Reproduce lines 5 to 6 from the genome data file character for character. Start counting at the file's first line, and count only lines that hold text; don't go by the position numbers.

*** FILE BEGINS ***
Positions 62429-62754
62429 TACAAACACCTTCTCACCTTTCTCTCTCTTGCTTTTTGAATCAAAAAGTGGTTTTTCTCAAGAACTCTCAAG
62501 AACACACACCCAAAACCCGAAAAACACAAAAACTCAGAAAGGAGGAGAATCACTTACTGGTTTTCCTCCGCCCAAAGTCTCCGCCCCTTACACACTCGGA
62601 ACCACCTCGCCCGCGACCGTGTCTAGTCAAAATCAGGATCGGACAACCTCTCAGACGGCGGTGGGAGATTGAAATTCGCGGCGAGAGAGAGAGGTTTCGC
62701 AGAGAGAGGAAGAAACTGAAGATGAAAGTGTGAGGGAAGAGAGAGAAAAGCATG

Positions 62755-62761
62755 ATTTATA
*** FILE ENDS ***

62701 AGAGAGAGGAAGAAACTGAAGATGAAAGTGTGAGGGAAGAGAGAGAAAAGCATG

Positions 62755-62761